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How certain music affects your driving ability

Songs with a tempo of between 60 and 80 beats per minute are optimal for driving which means ACDC and Guns ‘n Roses are out…

There’s nothing better than cruising along your favourite driving route, listening to your favourite tunes. Music also helps combat the mundane experience of sitting in bumper to bumper traffic! But did you know according to studies, your choice of music could have an affect on your driving abilities?

Songs with a tempo of between 60 and 80 beats per minute are optimal for driving which means ACDC and Guns ‘n Roses are out, and Taylor Swift or Ed Sheeran are recommended.

“Aside from the distraction caused by scrolling through playlists, the music you listen to can have a profound effect on your mood, which can affect your driving. The harder and louder, the more likely you might be to speed, be aggressive or become distracted,” says Maanda Tshifularo, Head of Dialdirect.

According to a study conducted at the Ear Institute of University College London, one’s eyes and ears need to be focused on the same thing for optimal processing and reaction time. Splitting your attention between listening to the radio and paying attention to the traffic around you, increases your risk of being in an accident.

Research titled “Effects of noise and music on human and task performance: A systematic review” from the Memorial University of Newfoundland, Canada, found that music can reduce stress and mild aggression in frustrating situations like bumper-to-bumper traffic, but may reduce your ability to manoeuvre to avoid other vehicles. It concluded that a moderate volume level of music is optimal for driving, whilst loud music or noise impairs human performance.

A research team led by Dr. Simon Moore, a psychologist from London Metropolitan University, found that music that is upbeat and noisy increases your heart rate – causing excitement and leading motorists to focus more on the music than on the road. Dr. Moore suggests that songs with a tempo of between 60 and 80 beats per minute are optimal for driving, as this tempo closely mimics people’s average resting heart rate.

“As a guideline, AC/DC’s ‘Thunderstruck’ hits 133 bpm, Taylor Swift’s ‘Style’ hits the 96 bpm mark, Beyoncé’s ‘Halo’ comes in at 80 bpm, while Ed Sheeran’s ‘Perfect’ clocks up 64 bpm,” says Tshifularo.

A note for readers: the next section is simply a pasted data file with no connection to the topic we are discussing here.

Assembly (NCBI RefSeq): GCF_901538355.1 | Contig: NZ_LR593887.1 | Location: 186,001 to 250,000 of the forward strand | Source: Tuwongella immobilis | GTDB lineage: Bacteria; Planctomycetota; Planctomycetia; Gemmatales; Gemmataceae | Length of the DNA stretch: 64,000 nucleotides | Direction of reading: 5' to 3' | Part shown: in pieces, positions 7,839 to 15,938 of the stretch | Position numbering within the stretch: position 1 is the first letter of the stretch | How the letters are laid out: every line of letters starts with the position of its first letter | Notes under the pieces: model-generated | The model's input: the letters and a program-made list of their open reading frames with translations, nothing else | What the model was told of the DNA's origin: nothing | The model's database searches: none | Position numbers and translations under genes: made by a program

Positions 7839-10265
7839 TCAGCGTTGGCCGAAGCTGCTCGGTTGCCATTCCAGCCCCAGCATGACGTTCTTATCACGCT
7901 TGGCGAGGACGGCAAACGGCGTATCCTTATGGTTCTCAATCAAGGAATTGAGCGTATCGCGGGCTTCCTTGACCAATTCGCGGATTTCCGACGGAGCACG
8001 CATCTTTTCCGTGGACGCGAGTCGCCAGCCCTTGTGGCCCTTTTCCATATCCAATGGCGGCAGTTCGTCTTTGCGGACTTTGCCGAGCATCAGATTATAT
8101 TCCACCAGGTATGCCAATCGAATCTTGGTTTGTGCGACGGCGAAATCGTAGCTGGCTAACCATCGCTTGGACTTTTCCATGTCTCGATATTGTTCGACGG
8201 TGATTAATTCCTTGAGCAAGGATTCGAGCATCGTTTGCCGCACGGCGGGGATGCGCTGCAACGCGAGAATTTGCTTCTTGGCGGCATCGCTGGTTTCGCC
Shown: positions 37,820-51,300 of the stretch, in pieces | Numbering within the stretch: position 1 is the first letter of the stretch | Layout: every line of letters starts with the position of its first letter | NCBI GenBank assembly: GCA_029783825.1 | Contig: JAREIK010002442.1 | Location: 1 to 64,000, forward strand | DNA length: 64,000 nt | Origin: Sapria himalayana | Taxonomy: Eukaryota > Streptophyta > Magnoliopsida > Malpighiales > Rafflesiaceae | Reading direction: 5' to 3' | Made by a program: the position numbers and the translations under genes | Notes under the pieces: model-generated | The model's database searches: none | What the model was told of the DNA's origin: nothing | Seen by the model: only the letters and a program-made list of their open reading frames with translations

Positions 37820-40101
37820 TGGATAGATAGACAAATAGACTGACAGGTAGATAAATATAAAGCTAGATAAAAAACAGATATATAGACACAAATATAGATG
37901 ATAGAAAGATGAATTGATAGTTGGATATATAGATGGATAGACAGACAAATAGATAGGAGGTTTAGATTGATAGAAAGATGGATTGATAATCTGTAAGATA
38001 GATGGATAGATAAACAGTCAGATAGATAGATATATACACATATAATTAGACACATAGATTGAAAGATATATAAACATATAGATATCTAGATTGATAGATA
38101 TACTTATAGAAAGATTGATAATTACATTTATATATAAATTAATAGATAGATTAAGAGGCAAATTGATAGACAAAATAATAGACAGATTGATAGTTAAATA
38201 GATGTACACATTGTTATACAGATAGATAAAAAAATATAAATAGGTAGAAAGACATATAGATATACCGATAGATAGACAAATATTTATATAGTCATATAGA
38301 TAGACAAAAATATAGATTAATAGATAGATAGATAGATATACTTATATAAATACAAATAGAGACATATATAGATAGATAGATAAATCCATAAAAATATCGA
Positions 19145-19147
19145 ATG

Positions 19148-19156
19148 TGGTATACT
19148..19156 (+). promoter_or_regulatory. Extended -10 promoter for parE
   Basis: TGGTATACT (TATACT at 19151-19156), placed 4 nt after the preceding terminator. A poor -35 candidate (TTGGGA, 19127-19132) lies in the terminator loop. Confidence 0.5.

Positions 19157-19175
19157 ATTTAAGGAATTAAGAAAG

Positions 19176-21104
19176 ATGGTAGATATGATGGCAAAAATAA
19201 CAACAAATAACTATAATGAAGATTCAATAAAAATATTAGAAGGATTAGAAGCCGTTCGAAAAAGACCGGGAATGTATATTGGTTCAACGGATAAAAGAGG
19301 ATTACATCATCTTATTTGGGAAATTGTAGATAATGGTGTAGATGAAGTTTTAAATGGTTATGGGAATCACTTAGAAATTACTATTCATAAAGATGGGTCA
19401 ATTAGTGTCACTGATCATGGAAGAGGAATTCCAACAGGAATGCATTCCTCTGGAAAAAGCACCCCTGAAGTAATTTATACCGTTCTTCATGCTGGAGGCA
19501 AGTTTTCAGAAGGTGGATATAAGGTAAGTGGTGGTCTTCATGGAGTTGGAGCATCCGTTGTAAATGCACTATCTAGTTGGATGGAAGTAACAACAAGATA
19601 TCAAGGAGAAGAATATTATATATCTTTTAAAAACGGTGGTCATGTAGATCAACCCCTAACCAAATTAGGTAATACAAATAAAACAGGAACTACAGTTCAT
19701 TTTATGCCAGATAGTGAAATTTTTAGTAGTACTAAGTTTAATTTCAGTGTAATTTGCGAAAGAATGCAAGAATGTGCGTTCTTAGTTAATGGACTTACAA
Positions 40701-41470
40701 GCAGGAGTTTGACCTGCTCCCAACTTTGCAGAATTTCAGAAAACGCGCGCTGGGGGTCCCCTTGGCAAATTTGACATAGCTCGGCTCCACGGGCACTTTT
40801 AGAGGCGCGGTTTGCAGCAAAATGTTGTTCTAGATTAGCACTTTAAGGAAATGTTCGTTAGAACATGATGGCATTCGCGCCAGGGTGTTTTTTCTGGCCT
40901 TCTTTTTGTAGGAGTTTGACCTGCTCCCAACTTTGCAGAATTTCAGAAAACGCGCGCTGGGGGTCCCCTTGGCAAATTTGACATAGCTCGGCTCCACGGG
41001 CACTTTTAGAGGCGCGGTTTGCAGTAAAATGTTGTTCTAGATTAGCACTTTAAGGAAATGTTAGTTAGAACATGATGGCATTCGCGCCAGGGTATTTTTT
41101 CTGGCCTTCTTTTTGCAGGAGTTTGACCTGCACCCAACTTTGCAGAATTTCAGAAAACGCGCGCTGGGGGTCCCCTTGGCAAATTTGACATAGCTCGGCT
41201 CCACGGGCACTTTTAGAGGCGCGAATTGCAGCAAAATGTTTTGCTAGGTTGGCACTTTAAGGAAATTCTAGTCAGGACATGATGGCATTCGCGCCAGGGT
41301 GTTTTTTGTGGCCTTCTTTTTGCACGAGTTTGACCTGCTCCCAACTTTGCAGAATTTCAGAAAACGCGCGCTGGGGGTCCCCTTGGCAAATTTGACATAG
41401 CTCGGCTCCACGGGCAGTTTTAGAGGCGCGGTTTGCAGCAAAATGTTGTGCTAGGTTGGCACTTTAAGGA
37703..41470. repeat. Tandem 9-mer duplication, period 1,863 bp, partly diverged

The study also found that listening to music that you don’t like could cause stress and distraction.

Dialdirect offers the following tips for driving right, whilst enjoying good music:

  • Eye of the tiger: Keep your eyes on the road at all times. If you spend just three seconds adjusting your radio or looking at your playlist whilst driving at 100 km/h, you will cover the length of a rugby field without your eyes on the road.
  • Turn down for what? Avoid blasting music at high volume as this not only significantly impairs your ability to focus on driving, but also drowns out all-important sound cues of what is happening in traffic around you.
  • Put your records on: Choose a playlist or radio station that plays the music you like and makes you feel good and relaxed.
  • In the mood: Avoid getting behind the wheel when you are angry or frustrated and remember the road is no place to vent or settle personal scores.
  • Under pressure: When traffic or a stressful work day is getting you down, make a conscious shift to more easy-listening music that appeals to your taste.
  • The lion sleeps tonight: Driving tired is never a good idea, but when you need to buy an extra couple of minutes to get home or to a rest stop, steer clear of music that has a tempo of below 60 beats per minute. On the other hand, when you are all charged up and ready to party, don’t listen to high-paced music behind the wheel.
  • Sound of silence: A bit of quiet time behind the wheel with minimal noise could be just the way to calm your mood or lift your spirits on a difficult day. Tune out when you need to.

Tshifularo concludes, “Music can help you stay focused on long road trips and keep you from raging about the stagnant traffic in front of you. However, if you find your pulse starting to race, your foot getting heavier on the accelerator or your brain more focused on a stellar karaoke-solo, it’s best to take a step back. Despite your best efforts, it could still happen that ‘Greased lightning’ turns into ‘Crash and burn’ in a matter of seconds, so it’s wise to make sure that your car, and music accessories, are adequately insured.”

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